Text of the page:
I am not sure if I even buy it myself. I probably do.  But dismissing a concern for income inequality per se as just muddled sentimentality is a muddled sentimentality — one that just happens to be widely accepted uncritically.  The virginal need to present and be accountable for an actual argument.

Financial sector in macro models

In the wake of The Crisis, which arguably got going in full force about a decade ago, there has been a lot of soul searching in macro academia over the role of the financial sector in the standards models.  It seems to be taken as a given, at least in some circles, that dismissing the financial sector as a mere veil delayed recognition of The Crisis and then stymied reaction to it.

I don’t have anything to offer on what progress has been made during the past decade or how much that has reduced the risk of a repeat.  My instinct is to be pessimistic on the old saw that humans won’t make the same mistake twice but will insist instead on making a brand new one.  The current clamor for financial deregulation to unleash animal spirits and “get the economy going again”, with unemployment below 4 1/2%, makes me grumpy.

But away from that, I would like to toss out an idea for your consideration that will either resonate or not.  I can’t hope to demonstrate my case here, because I don’t have the knowledge base.

It seems possible that the problem was not mostly with the macro models’ failure to understand the importance of bank and shadow bank balance sheets, contagion, the role of the financial accelerator, etc.  The problem was that many of us failed to identify the shock itself, which was a pretty big failure, but not one that can necessarily be put down to macro models.  Maybe Robert Lucas and Alan Greenspan lulled us into complacency, but it was through the spirit of the era, rather than through equations or lack of them.

I have mentioned this before, but I remember a colleague back at the old shop handing me an academic study going over the CDO Tower of Doom and the threat it posed to the economy. I also remember asking myself, how important could that be, compared with say, guessing what the Fed’s next move might be?  The study made such a little dent in my thinking that I cannot even remember its title. What I do remember is regretting not jumping all over it.

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In contrast, take a look at this very prescient and wonderfully unhedged piece of research from Jonathan Wilmot, published in August 2007, coming up on a decade ago.


Generously ignore the excessive emphasis on the risk of a sudden stop of international capital flows, which was common (e.g. Roubini) and ended up being sorely misplaced.  The problem was not that the supply of capital to the US was cut off, but that the demand for it evaporated, which is definitely a separate discussion. The proof is that the dollar spiked.

Focus instead on Wilmot’s emphasis on forced deleveraging and the risk that posed to real economic activity.   That ended up being extremely prescient. And for those with the wits to take it seriously and in real time, the presumed absence of a fully developed financial sector in the standard macro models was probably not really the issue.  Some guys were able to see this coming, despite it.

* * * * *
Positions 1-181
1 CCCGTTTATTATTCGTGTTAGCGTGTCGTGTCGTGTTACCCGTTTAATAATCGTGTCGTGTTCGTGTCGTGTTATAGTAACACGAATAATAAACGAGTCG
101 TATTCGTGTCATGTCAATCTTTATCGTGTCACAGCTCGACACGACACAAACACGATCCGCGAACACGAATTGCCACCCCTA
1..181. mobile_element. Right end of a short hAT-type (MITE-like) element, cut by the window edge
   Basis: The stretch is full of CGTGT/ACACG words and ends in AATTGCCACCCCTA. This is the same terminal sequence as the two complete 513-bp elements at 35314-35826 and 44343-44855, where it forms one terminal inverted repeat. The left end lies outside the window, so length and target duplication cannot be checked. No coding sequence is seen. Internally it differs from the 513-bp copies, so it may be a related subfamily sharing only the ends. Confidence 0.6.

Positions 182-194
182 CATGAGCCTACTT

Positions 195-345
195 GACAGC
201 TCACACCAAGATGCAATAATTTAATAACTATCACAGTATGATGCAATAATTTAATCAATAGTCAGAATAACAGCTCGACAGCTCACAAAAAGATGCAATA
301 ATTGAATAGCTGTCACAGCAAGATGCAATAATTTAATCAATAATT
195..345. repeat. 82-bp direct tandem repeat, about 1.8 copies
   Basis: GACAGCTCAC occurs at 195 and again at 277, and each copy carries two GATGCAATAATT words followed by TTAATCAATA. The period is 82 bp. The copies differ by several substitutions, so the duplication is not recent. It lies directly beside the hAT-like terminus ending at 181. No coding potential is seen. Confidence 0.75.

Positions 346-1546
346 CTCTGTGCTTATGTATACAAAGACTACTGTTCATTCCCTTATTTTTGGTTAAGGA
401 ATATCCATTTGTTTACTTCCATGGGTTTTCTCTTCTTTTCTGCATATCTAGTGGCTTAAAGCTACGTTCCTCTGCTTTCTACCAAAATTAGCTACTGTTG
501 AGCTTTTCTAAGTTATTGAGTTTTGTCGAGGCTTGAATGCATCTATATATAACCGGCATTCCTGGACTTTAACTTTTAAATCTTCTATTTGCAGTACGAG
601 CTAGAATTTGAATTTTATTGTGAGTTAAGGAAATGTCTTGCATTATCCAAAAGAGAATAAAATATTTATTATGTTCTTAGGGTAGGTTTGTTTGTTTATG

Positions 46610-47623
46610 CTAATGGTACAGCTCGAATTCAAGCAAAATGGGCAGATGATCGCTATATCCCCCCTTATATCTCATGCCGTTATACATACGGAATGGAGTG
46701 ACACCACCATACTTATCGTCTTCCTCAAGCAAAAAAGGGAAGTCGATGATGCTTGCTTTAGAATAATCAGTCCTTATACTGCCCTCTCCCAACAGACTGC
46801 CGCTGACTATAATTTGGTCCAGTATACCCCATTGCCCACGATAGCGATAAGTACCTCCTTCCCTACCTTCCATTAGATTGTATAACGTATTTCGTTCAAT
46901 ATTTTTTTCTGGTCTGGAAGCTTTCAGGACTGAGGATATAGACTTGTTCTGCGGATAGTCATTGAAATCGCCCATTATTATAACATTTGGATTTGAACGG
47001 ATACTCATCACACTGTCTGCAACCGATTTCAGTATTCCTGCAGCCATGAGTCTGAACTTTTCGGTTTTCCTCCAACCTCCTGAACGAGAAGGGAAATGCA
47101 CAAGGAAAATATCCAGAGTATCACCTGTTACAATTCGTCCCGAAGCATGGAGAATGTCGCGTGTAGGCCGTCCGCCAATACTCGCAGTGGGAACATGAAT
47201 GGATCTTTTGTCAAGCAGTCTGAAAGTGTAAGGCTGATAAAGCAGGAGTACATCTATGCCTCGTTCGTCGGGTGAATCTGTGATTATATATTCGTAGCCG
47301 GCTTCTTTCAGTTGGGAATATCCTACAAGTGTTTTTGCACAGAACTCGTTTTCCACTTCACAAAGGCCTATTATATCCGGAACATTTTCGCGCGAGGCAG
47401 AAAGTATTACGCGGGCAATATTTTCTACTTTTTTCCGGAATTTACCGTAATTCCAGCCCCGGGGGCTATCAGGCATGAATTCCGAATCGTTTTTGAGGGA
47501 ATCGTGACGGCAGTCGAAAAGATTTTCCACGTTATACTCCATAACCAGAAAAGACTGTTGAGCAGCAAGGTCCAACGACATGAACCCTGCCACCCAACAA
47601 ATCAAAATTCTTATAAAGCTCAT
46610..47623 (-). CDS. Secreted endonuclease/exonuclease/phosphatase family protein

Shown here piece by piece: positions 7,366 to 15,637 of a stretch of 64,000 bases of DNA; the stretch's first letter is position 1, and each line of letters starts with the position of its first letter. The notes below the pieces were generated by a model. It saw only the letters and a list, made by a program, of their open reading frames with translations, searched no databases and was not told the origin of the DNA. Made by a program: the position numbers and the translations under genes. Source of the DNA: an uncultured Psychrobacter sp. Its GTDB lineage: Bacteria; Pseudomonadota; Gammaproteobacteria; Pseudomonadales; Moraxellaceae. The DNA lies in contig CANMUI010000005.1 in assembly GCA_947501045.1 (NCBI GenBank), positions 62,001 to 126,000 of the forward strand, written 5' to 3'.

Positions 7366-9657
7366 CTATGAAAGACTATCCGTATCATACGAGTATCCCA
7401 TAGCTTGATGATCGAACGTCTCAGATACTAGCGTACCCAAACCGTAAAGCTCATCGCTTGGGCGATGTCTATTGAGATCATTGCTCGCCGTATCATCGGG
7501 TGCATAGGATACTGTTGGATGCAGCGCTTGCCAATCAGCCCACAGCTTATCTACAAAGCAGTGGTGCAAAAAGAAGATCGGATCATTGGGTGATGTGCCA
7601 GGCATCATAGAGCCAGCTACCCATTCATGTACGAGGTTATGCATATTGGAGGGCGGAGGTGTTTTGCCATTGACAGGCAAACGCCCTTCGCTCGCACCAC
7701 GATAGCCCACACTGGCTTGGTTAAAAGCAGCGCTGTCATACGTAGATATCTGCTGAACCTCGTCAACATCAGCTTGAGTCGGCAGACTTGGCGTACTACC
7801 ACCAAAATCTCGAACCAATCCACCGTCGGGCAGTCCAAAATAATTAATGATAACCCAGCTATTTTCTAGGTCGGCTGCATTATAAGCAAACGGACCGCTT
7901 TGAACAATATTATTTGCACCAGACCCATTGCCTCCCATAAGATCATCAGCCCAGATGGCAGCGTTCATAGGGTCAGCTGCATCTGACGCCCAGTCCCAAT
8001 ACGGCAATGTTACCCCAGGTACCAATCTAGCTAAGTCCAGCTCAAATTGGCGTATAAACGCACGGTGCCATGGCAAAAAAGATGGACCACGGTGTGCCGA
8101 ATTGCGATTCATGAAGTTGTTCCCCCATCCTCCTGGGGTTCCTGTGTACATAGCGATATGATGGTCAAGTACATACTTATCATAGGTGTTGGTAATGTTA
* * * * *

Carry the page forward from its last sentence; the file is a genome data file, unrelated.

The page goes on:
For another example of such guys, read or watch The Big Short. Focus on the scene where Brad Pitt explains to the greedy short sellers that they ought not be too happy, because the economy was about to melt and cause a ton of human misery. He did not get that from paleo, hydraulic, new or post Keynesianism, nor from classical or market monetarism.  But he had it, and without the advantage of hindsight.

Gone fishing

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Not really gone fishing. Just getting away from screens, hopefully for an extended period.

But here is a nice picture of the Margaree River on Cape Breton Island in Nova Scotia, where you could go fishing if you wanted. With any luck I will find myself near there soon.

Well, the Fed said

This post is ostensibly about how the Fed does not have its hair on fire about the declining unemployment rate and associated tightening of the labor market.  I will get to that extremely obvious point below, even at great risk of boring you.

But what this post is really about is how Fed watchers, including in academia, pay far too much attention – and deference – to what the Fed says, and don’t pay enough attention to what the Fed is doing or what is happening in the actual world.

We saw this in the extreme gullibility around the following claims, among others:

Monetary policy is “extremely accommodative”, whatever that means.

QE is a very potent tool, the use of which requires caution.

In a pinch, the Fed might do h money. LOL

Away from zero bound, policy will basically follow the logic of a Taylor Rule, although the unemployment coefficient and equilibrium real rate estimate are variable.

Inflation expectations are not too low. Rather, the invisible inflation risk premium in the bond market has fallen. And that decline of the invisible inflation risk premium is obviously not something policy needs to react to.

In fairness, there are two forms of gullibility operating here. The first is that the intellectuals believe the Fed believes what it says. And the second, is that they take they Fed’s word as authoritative. That’s the main issue. It is only the specific manifestation of the gullibility that varies.